Class Action Defense Cases-Gruer v. Merck-Medco: Second Circuit Reverses District Court Order Approving Class Action Settlement Holding Class Action Plaintiffs Were Not Representative Of Class

Oct 9, 2007 | By: Michael J. Hassen

Interests of Plaintiffs in Class Action Conflicted with other Class Members, Warranting Certification of Subclass and new Hearing on Approval of Class Acton Settlement Second Circuit Holds

Plaintiffs filed a class action Merck-Medco managed Case, L.L.C., a/k/a Medco Health Solutions, Inc., a pharmaceutical benefits manager (PBM), and its former parent company Merck & Co. Inc. (collectively Medco) alleging violations of the Employee Retirement Income Security Act of 1974 (ERISA) for breach of fiduciary duties. Gruer v. Merck-Medco Managed Care, LLC, ___ F. 3d ___ (2d Cir. October 4, 2007) [Slip Opn., at 6]. Ultimately, the parties reached a tentative settlement of the class action. Important to our discussion, the class action settlement required Medco pay $42.5 million to class members, allocated primarily on a pro rata share of monies spent by each plan but reducing by 55% the share of certain plans because those plans could not have been injured directly by the conduct of Medco. Id., at 8. The district court approved the class action settlement, but the Second Circuit reversed and remanded holding that the lower court erred in failing to consider the conflict of interest between the purported representatives of the class action and other members of the class.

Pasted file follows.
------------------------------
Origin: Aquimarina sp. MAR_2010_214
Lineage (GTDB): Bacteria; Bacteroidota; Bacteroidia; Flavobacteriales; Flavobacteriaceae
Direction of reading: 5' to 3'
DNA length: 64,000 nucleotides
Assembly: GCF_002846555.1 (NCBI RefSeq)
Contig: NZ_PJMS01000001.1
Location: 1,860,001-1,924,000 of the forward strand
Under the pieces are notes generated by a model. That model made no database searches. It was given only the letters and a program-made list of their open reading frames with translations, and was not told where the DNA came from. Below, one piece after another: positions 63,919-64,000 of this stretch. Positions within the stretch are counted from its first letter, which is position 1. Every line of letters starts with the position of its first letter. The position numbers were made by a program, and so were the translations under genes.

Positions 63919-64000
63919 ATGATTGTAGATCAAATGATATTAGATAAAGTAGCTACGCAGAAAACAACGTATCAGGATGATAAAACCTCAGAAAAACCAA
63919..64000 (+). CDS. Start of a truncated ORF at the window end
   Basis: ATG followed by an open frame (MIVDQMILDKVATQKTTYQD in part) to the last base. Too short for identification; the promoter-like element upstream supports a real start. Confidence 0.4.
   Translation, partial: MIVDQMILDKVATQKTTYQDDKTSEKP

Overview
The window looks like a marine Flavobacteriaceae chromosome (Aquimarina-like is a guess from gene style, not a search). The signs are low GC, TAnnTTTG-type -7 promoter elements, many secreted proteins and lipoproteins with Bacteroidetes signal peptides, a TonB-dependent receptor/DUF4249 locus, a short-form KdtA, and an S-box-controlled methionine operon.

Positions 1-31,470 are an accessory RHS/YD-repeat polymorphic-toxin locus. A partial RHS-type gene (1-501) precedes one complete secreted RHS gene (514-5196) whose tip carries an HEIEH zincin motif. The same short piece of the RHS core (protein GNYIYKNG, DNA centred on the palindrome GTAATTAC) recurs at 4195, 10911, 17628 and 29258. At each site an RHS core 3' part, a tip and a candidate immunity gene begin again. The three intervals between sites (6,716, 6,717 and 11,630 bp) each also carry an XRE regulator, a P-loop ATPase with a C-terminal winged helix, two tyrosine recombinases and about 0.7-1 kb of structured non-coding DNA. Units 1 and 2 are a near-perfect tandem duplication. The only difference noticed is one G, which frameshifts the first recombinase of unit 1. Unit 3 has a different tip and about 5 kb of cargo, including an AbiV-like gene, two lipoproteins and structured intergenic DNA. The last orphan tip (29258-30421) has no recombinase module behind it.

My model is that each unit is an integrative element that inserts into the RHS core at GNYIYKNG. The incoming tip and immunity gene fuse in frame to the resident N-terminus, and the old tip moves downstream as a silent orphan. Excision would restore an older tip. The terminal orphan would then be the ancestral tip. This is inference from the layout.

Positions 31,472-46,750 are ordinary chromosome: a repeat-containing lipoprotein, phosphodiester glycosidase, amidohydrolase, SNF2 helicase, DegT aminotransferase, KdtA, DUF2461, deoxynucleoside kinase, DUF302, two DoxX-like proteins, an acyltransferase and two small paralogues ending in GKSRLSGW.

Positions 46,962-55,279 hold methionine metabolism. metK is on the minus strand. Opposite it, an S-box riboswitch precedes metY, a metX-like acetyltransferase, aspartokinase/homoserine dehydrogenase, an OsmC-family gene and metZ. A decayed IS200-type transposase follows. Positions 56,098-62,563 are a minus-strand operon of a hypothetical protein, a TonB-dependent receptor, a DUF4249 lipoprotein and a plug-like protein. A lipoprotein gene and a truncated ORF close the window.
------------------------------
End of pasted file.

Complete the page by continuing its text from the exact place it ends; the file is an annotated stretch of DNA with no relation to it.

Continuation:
In very broad terms, plaintiffs in the class action complaint consisted of individuals, as beneficiaries of certain welfare benefit plans, and of trustees of welfare benefit plans. Gruer, at 4. The class action complaint alleged that Medco breached fiduciary duties under ERISA by “failing to act in their best interest in its capacity as a pharmaceutical benefits manager for the plans,” id., as set forth in the Note. A class action settlement was proposed, at which time certain entities sought leave to intervene and/or objected to the settlement. Id. The district court certified a class action, approved the settlement, awarded legal fees, and severed those cases in which ERISA plans opted out of the class action settlement, id.